By Alan M. Shore
As I entered young adulthood, I was like every other Jewish person I had ever known. As was the case with all of my Jewish peers, the name Jesus produced in me a complex set of emotions, dominated mainly by embarrassment.
I was baffled by the plethora of churches, crosses, statues, paintings and street preachers that came into view in virtually every direction I turned. I couldn't fathom it. Add to this the suspicion of the Christian world that was practically encoded in my DNA, and you won't be surprised that getting to know Jesus was not high on my list of priorities.
Later, as I became more aware of what Jesus meant to the Christians, I could finally, honestly, ask what his death could possibly have to do with me. He had been crucified. So what? It was a sad but distant tragedy. What could the death of a man twenty centuries ago mean to me today?
It was during this time of questioning that someone showed me Isaiah 53, a passage in my own Jewish Bible. These verses leapt out at me: He was despised, and forsaken of men, a man of pains, and acquainted with disease, and as one from whom men hide their face: he was despised, and we esteemed him not. Surely our diseases he did bear, and our pains he carried; whereas we did esteem him stricken, smitten of God, and afflicted. But he was wounded because of our transgressions, he was crushed because of our iniquities: the chastisement of our welfare was upon him, and with his stripes we were healed (Isaiah 53:3-5 JPS).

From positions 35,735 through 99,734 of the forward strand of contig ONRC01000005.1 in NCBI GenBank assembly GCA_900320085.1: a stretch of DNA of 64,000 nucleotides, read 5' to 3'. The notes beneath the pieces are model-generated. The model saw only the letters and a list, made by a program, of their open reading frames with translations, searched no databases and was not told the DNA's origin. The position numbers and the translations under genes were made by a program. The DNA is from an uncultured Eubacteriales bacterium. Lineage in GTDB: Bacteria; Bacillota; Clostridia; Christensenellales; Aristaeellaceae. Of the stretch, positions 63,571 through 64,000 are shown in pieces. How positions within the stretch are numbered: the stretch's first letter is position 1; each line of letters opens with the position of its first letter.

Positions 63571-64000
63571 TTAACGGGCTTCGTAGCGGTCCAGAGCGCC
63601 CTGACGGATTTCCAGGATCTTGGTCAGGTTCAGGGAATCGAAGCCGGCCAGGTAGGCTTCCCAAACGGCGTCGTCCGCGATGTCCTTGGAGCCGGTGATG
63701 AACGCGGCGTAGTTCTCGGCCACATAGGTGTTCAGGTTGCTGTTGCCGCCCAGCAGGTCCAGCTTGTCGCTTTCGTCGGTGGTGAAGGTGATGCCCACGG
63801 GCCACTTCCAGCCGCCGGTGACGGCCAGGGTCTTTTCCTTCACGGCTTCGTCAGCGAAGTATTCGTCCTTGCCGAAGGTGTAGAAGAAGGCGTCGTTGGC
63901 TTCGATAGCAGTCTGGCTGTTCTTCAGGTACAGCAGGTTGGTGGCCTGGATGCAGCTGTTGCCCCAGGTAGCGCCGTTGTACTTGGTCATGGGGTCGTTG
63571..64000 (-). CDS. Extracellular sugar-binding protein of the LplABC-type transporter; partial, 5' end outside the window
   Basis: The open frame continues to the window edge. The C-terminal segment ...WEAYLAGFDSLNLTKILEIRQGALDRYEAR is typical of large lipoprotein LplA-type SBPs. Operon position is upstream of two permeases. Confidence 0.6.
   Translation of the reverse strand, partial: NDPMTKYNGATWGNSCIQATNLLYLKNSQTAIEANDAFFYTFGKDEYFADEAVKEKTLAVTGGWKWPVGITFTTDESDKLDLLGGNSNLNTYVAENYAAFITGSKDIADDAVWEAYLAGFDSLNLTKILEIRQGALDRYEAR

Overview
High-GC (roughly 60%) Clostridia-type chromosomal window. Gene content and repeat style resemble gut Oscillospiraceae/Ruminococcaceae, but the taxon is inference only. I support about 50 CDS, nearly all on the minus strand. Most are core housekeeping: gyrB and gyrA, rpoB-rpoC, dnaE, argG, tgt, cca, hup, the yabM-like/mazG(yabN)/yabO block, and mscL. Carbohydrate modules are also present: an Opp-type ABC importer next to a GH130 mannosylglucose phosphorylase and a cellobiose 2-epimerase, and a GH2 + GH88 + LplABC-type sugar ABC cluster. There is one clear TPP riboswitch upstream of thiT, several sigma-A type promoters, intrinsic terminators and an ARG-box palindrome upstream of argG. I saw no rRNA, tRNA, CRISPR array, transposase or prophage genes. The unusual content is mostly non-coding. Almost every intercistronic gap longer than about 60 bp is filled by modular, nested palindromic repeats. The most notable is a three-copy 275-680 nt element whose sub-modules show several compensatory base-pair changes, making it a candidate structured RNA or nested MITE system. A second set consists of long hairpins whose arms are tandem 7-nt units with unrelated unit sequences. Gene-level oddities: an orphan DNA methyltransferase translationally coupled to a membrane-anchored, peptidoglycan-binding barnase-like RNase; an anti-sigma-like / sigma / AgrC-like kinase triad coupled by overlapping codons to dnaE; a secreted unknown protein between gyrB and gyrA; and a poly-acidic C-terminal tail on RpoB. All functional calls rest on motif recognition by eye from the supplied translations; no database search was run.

For the first time, I was able to make a connection with this helpless sufferer who had been given an oversized portion of the rejection, grief, humiliation and suffering that seemed to characterize the history of my people. I also began to see at last that somehow His suffering touched my own. What was this "Man of Sorrows"? Taken together with other pieces of knowledge that were coming my way, it was not a great leap for me to see it was Jesus or Yeshua (the Hebrew name his mother called him).
Isaiah 53 helped me to see two things of critical importance. The first is that the suffering of the Man of Sorrows is meaningful—not only in the abstract but also in concrete ways that help us to understand ourselves and our circumstances. As the suffering of Yeshua becomes real to us, it somehow helps us to bear our own suffering.
The second thing, perhaps even more important, is that the suffering Man of Sorrows depicted in Isaiah 53 powerfully reveals the Jewish dimension of Yeshua's personality. After I made this connection, I could no longer see Yeshua as alien to Jewish life. It was quite the opposite. He seemed to me to be the embodiment of Jewish experience for all time—destined to suffer at the hands of the world, yet finally to be vindicated by God.